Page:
Online health videos can offer another way for people to become educated about cancer, researchers report.
A new review in the Journal of Cancer Education, analyzed existing research to see how people learned about cancer and how watching educational videos prompted a change in behavior.
“This review demonstrates the benefit of using digital videos for cancer health education ranging from cancer prevention to treatment,” says lead author Nicholas Acuna, a recent graduate student at Rutgers University School of Public Health.
Examining literature from three large health databases from PubMed, MEDLINE, and PsychINFO, the researchers focused on people’s cancer knowledge, their preferred method of receiving information, and any changes made in behavior.
The findings show that people who watched online digital videos had more awareness and understanding of cancer risk factors and screening procedures.
The findings also show that participants preferred YouTube over Twitter and Facebook. Further, researchers noted an increase in behavioral changes such as self-skin inspections and the likelihood of people seeking lung cancer screening increased after watching online digital videos.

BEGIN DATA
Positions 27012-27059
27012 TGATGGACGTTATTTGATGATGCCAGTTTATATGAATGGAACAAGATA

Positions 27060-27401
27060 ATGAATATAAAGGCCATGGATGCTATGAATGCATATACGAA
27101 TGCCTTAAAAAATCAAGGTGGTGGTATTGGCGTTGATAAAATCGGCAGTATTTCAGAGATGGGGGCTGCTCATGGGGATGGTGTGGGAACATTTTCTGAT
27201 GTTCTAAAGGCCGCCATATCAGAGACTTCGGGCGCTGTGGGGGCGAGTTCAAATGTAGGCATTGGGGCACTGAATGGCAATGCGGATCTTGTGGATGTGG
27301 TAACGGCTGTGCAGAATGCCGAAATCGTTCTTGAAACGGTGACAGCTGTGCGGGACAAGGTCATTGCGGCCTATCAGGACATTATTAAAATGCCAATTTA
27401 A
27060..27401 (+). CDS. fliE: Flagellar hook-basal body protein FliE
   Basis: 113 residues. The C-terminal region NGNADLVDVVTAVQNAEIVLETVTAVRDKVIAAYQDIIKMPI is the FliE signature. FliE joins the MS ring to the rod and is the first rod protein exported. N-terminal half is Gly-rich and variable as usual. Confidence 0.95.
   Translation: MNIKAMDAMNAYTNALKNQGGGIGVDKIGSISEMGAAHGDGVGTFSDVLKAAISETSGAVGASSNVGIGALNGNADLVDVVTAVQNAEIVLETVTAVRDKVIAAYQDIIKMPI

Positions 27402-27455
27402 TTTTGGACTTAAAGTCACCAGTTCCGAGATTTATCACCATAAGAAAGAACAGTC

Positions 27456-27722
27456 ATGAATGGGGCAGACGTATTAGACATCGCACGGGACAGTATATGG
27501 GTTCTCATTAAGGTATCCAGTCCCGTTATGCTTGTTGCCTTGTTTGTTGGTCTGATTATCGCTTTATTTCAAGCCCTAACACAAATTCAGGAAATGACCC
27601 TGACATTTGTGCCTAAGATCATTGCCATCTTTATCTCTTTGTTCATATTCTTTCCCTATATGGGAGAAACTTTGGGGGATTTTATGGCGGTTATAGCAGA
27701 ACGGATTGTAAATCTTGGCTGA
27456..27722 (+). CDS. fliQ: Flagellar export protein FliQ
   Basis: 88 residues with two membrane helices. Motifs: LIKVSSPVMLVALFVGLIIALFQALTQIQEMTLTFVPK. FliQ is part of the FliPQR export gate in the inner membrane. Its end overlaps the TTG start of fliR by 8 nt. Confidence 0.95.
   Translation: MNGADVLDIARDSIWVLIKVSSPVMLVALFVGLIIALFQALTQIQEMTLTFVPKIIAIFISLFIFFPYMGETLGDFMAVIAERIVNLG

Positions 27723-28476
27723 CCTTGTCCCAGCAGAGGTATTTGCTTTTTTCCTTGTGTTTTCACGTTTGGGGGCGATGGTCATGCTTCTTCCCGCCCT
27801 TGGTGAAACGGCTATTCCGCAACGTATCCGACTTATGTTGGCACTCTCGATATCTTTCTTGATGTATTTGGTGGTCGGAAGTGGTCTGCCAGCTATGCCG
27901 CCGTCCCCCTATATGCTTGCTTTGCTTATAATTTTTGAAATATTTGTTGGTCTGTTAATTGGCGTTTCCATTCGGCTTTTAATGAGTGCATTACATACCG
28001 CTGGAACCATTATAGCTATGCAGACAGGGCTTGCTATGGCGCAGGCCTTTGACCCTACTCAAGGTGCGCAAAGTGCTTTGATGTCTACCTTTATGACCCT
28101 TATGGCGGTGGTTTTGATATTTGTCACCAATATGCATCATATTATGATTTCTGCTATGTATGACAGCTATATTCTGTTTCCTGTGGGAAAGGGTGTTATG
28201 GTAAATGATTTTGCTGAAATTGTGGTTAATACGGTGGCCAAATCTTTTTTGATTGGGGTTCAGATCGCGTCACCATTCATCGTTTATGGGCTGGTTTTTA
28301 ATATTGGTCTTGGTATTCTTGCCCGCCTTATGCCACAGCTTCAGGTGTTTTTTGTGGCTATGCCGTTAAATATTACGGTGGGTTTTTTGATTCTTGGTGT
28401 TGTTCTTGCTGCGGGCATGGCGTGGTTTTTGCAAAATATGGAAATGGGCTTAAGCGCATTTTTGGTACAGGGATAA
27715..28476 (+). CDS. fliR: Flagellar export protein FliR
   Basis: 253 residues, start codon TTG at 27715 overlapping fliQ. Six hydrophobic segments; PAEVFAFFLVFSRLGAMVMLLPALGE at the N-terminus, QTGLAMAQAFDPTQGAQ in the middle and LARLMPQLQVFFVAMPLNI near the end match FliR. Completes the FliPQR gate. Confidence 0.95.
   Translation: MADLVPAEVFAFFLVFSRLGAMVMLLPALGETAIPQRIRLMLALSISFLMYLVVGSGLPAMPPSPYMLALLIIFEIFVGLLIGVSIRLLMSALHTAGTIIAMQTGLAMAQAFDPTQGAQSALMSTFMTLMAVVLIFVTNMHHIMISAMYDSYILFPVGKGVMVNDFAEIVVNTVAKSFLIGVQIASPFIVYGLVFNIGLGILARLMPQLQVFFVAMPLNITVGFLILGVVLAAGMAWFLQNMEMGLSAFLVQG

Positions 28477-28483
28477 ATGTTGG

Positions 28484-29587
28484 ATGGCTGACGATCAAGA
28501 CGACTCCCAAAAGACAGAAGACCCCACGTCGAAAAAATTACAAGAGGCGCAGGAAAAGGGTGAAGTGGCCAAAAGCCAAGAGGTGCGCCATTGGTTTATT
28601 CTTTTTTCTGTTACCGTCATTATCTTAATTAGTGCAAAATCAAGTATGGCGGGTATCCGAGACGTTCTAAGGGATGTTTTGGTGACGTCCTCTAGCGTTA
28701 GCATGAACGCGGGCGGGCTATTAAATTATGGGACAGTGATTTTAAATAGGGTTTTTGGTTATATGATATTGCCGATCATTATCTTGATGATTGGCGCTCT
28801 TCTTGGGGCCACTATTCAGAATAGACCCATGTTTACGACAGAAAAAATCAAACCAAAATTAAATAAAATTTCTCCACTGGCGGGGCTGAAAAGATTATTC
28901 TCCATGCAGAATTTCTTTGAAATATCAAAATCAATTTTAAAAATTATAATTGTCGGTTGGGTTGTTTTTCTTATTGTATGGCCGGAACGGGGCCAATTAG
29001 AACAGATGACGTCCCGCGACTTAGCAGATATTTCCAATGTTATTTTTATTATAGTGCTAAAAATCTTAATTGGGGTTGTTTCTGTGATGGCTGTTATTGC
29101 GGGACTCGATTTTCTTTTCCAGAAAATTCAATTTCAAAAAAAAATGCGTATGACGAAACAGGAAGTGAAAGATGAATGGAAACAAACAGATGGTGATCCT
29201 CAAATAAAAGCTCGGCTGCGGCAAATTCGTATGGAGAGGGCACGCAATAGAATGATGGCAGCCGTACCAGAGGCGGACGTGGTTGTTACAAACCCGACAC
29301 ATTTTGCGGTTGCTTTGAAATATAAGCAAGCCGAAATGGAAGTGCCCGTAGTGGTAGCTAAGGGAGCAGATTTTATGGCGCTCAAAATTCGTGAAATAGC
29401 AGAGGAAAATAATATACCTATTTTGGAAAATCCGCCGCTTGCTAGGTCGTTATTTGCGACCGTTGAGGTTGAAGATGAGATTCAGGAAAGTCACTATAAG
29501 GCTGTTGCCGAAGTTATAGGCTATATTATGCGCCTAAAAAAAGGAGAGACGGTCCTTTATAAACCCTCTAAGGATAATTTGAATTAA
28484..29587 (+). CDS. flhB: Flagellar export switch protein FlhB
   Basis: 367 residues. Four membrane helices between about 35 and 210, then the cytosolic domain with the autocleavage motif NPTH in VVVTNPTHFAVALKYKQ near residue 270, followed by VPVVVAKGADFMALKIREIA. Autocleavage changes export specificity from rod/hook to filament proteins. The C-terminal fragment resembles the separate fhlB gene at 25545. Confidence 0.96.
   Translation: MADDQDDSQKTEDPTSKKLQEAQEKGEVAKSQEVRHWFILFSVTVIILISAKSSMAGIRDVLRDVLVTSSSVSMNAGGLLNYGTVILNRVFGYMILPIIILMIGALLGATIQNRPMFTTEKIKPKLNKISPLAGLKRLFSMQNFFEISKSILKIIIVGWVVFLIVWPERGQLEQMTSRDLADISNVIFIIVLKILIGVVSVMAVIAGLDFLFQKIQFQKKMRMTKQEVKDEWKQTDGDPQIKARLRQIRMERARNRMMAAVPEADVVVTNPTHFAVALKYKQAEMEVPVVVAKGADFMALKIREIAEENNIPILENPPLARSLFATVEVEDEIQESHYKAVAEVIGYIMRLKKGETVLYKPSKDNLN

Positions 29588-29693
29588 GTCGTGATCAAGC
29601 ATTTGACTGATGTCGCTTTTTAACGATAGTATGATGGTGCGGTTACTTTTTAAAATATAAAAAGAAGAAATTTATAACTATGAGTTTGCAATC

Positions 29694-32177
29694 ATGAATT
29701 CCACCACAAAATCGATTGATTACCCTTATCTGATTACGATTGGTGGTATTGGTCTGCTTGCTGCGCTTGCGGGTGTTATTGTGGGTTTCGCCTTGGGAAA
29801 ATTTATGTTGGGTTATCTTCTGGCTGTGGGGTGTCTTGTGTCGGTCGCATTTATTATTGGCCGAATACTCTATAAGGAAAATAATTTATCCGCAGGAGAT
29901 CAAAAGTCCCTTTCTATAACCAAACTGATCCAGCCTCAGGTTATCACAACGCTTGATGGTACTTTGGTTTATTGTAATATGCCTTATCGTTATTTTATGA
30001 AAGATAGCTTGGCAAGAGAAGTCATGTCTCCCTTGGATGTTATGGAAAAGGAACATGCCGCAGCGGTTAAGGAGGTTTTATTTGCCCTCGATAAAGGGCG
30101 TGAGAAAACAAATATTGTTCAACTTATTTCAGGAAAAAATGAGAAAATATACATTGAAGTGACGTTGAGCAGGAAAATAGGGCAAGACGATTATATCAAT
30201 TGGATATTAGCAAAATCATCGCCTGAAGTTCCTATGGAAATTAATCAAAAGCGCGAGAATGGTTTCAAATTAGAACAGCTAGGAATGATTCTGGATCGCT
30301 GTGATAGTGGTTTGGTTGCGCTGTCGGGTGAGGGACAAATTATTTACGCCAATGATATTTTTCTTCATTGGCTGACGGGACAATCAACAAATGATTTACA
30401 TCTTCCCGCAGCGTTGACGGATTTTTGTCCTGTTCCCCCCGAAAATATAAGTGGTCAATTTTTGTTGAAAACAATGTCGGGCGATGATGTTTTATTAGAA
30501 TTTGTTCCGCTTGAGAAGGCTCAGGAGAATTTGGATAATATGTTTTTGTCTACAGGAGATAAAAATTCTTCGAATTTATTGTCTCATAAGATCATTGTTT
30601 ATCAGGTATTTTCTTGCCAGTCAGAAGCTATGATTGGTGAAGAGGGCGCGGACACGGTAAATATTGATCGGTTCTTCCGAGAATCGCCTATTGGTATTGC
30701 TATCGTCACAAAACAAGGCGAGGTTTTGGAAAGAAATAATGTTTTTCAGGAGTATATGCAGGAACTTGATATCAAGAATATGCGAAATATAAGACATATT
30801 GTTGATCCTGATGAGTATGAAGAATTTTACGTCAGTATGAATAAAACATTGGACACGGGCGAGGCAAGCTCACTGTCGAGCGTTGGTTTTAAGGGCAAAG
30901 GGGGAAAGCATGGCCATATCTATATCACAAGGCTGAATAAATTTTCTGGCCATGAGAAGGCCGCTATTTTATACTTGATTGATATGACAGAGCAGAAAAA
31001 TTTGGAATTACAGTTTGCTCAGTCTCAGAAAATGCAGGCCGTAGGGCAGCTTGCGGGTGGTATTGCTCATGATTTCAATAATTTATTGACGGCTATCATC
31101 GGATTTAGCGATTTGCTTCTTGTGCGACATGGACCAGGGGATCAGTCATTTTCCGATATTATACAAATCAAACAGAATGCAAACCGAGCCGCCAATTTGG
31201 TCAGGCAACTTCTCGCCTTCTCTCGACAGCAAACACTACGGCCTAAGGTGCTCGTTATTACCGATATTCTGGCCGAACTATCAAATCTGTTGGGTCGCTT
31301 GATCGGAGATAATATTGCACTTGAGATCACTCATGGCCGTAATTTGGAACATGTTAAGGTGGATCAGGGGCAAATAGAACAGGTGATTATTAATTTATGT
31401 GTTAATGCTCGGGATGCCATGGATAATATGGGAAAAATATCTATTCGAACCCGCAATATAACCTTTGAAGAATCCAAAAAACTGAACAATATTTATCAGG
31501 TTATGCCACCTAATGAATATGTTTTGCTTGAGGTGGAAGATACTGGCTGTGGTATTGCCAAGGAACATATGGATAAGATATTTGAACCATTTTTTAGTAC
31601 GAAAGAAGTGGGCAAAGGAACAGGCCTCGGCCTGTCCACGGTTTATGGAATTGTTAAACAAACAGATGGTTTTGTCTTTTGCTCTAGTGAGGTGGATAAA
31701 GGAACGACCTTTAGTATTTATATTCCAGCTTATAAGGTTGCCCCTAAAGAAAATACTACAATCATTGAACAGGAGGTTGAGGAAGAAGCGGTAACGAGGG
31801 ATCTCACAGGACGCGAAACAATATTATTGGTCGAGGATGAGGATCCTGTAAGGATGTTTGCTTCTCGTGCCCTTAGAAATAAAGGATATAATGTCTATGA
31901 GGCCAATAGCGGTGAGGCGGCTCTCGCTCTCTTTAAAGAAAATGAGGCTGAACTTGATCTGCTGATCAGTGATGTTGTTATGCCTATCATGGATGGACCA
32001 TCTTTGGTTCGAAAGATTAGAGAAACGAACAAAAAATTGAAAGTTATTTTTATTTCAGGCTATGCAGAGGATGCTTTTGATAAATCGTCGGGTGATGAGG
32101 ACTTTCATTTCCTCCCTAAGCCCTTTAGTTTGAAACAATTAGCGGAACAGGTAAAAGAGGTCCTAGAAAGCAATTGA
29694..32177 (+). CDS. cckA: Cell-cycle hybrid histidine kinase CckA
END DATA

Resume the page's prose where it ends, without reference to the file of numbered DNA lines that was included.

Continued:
The review notes that while many studies examining digital video use for cancer health education demonstrated an increase in a person’s cancer knowledge, potential behavioral changes, and preference to digital videos, there was a lack of studies that focused on diverse populations, despite the fact that participants in several of the studies identified mostly as non-Hispanic/Caucasian.
“By increasing access to cancer information using online platforms, we have the opportunity to reduce barriers related to health literacy and improve health in underserved populations,” says senior author Pamela Valera, an assistant professor at Rutgers School of Public Health and an associate member of the Cancer Prevention and Control Program at Rutgers Cancer Institute of New Jersey.
According to Valera, 87% of adults who access health information online use their cell phones, where social media use is also the highest.
“While digital health videos addressing cancer can lead to improved health and well-being, the direction we should begin to go is to reach the needs of disadvantaged populations,” Valera says.
“Videos are an inexpensive way to deliver a clear, consistent message, and they allow viewers to proceed or rewatch at their own pace, which make them especially effective for people with low health literacy.”
Valera also stresses the importance of people researching the source of video education to make sure the information comes from reliable sources.
The National Institutes of Health/National Cancer Institute and the Rutgers Cancer Institute of New Jersey funded the work.
Source: Rutgers University